The Liberal Party wants the Victorian government to pause progress on its bill banning gay conversion therapy to consult with religious groups over the summer break.
Opposition Leader Michael O’Brien says his party supports the ban in principle, but remains concerned elements of the bill could restrict religious freedoms.
“There have been concerns raised about aspects of the bill,” Mr O’Brien told reporters on Tuesday, following a party room meeting.
“The impact of the role of parents and their children. Impacts on the role of faith communities and their ability to teach their religions.
“We’re going to call on the government to pause on the bill and use this summer to consult with those communities. There are legitimate questions raised by people who all agree conversion therapy should be outlawed.”
The Change or Suppression (Conversion) Practices Prohibition Bill before the Legislative Assembly outlaws any therapy that attempts to change or suppress a person’s sexual orientation or gender identity.
The bill goes further than a similar law passed earlier this year in Queensland in that it prohibits harmful practices not only in healthcare settings but also in religious settings.
It expressly bans “carrying out a religious practice including but not limited to, a prayer based practice, a deliverance practice or an exorcism”.
Mr O’Brien said the party reserved its position on the bill in the upper house, where the government will need opposition or crossbench support for it to pass.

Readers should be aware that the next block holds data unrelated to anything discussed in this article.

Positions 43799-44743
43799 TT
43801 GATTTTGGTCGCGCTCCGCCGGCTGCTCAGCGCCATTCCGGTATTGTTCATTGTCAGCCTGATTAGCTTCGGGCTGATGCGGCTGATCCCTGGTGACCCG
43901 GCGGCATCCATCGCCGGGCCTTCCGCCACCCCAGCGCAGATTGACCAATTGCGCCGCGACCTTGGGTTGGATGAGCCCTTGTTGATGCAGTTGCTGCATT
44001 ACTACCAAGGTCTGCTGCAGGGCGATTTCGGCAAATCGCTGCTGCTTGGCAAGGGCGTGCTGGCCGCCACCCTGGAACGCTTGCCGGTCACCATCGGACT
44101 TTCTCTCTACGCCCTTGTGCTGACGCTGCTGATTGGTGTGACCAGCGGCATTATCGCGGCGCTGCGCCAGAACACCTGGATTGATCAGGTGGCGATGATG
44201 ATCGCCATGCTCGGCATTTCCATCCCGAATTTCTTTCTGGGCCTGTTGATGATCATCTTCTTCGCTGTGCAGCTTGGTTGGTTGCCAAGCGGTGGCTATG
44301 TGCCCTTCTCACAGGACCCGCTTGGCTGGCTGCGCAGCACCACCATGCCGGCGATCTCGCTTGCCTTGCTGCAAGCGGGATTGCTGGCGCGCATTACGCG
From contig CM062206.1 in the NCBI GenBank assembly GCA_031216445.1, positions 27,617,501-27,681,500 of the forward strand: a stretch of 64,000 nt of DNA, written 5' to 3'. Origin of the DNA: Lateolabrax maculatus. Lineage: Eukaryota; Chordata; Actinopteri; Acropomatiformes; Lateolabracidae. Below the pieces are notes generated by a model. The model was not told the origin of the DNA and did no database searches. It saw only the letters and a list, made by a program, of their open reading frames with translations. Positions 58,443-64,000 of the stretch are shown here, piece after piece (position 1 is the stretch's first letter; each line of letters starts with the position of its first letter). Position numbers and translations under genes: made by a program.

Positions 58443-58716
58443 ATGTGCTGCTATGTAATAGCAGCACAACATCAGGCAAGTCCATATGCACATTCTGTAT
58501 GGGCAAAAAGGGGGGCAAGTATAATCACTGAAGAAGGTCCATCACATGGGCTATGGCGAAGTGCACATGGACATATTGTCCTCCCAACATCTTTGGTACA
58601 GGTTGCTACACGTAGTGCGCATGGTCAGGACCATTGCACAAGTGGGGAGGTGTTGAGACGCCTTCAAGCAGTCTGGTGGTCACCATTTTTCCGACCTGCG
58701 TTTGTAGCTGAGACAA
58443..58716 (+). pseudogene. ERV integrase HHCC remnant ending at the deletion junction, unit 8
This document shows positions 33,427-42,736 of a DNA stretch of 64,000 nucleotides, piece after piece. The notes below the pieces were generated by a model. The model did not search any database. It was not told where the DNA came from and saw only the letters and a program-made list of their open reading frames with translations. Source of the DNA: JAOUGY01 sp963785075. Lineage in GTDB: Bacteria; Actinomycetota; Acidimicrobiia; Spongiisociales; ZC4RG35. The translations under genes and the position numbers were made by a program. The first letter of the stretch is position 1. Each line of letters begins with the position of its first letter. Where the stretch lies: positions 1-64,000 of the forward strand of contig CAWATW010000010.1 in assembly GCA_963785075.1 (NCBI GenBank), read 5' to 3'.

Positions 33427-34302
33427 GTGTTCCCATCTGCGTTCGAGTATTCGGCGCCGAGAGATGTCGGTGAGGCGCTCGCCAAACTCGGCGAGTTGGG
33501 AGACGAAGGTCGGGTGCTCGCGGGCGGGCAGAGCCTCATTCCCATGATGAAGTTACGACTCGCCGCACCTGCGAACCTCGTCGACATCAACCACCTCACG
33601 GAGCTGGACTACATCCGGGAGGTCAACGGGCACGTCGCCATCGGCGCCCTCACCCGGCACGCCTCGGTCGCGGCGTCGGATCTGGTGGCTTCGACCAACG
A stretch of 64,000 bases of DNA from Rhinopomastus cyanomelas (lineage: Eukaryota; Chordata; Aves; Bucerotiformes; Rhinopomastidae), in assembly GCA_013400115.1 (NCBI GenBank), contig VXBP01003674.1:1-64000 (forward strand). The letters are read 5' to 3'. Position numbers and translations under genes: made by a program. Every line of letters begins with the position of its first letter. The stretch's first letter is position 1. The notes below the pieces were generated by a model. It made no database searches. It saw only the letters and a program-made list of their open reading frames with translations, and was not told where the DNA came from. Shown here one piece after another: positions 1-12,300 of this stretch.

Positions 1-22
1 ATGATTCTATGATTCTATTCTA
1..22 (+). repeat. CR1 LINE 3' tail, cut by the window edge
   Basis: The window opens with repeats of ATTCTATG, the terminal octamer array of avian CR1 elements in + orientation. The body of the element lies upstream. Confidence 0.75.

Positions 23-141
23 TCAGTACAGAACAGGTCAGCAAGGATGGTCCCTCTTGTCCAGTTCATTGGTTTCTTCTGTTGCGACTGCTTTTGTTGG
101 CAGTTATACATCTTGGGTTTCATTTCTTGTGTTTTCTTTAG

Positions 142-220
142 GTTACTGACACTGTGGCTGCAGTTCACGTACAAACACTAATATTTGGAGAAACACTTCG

He also refused to say whether a conscious vote would be allowed.
The meeting was the party’s first in-person since the start of the pandemic.
Five backbenchers had reportedly demanded Mr O’Brien hold the meeting in person rather than via Zoom, so they could express their discontent about the party’s direction.
“It was great to be able to get everyone in the same room. We had a very positive, very constructive meeting. It was a great way to finish off the year,” Mr O’Brien said.
Prior to the party room meeting, Liberal MP Tim Smith said the party should not allow a conscience vote on the matter.
“This is pretty cut and dry. You are what you are. I read reports about people praying, or some such to stop people from being gay or some rubbish. I mean this is nonsense,” he told reporters.
“You know I prayed 20 years ago that I’d be 6-foot-4, well I’m 5-10.
“This is actually quite insane. It’s demented. You are what you are … We are all made in the image of God. Can I make that point as a very, very bad Anglican.”
Equality Minister Martin Foley said the government wasn’t criminalising faith teachings.
“We are criminalising deliberate practices that torture and target individuals for being who they are,” he said.
“This legislation is long overdue. It is about the shared values all Victorians have about being decent, and respectful to each other.”
The government has been consulting with organisations on a ban since October 2019. Victoria’s parliament is in its final sitting week of the year.